Adding power to its patrolling capabilities along the Kerala-Lakshadweep coasts, the Southern Naval Command in Kochi will soon get 16 Fast Interceptor Craft.
Of this, four interceptor crafts are expected to reach by the middle of December this year and the remaining will be delivered in batches of four.
Once the project is fully commissioned, the entire Kerala coast up to 50 nautical miles will be under surveillance and tracking 24 hours a day.
The 16 FICs are part of a total 80 craft purchased for Indian Navy from Solas Marine Lanka, a Sri Lanka-based ship manufacturer.
A deal worth more than 61 billion US dollars for the same was signed on October 2011. As per the agreement, the interceptor craft will be delivered within a period of three years. The FICs are expected to add capabilities to the Sagar Prahari Bal (SPB) of the Indian Navy.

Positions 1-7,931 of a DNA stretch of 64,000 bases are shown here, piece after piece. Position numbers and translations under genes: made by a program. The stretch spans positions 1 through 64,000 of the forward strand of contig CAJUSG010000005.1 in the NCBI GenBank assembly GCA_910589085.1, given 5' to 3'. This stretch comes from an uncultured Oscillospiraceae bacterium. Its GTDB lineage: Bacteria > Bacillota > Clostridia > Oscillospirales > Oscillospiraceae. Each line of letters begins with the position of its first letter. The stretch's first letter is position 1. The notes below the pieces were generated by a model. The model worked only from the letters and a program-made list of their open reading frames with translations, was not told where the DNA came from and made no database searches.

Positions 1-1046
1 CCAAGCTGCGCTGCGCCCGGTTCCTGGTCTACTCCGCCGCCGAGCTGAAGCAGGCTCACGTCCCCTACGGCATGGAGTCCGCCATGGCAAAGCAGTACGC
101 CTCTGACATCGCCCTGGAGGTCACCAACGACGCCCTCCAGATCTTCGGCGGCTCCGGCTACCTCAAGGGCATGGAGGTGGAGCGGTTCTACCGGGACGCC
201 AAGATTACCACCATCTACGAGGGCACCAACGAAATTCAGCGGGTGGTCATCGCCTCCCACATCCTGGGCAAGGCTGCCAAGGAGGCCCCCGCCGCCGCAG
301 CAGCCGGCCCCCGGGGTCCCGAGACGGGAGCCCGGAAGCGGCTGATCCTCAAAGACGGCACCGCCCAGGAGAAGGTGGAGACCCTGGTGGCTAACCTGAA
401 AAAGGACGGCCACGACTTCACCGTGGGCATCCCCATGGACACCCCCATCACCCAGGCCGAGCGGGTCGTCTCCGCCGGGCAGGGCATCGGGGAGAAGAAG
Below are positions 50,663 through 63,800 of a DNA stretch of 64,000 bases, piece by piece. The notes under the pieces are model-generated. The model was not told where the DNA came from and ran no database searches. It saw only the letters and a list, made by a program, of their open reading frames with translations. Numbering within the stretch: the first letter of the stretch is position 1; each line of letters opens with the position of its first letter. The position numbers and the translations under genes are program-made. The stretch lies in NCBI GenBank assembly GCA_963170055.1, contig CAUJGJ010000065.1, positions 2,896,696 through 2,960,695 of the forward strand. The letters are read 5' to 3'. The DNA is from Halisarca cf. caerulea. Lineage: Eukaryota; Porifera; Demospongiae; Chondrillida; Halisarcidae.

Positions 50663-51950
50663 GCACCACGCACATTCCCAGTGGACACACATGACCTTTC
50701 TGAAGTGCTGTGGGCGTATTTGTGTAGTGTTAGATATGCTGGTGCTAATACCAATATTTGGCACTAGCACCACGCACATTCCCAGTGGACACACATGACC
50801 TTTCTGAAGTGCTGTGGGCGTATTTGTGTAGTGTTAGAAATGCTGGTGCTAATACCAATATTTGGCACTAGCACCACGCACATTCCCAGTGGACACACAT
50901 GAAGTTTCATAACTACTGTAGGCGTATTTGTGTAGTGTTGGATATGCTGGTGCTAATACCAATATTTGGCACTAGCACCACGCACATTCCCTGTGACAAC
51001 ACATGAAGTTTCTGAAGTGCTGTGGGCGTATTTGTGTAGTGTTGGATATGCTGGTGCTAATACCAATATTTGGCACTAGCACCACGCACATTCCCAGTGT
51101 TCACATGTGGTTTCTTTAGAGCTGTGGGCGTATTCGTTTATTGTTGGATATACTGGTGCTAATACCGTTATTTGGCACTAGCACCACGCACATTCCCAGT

“It would be a major force multiplier for the Indian Navy in its patrolling capabilities in the Indian Ocean Region. The FICs will be an addition to the Navy’s coastal security efforts along the Indian coast,” pointed out the officials.
Capable of an approximate speed of 90 km/hr, these craft can reach Lakshadweep island in 4-5 hrs. With a 10-member crew, FICs will have heavy machine guns and radars. These vessels will be stationed at Kochi, Ezhimala and the Lakshadweep islands.
“The coastal surveillance along Kerala and Lakshadweep islands will get a boost with the new interceptor boats. With its high speed, these interceptor craft will be able to intercept any suspicious craft or other objects detected on the radar chain,” sources said.
Post 26/11, a decision was taken to enhance the coastal security efforts in the country. With increasing incidents of piracy off the Lakshadweep islands, the soon-to-be-acquired Fast Interceptor Craft will be an asset to the Navy.
The FICs along with the recently commissioned coastal radar network will ensure the continuous patrolling off the Kerala coast. The recent incident in which two Indian fishermen were reportedly shot dead by personnel at of the Italian merchant ship Enrica Lexie, has also intensified the need for increasing surveillance in the region.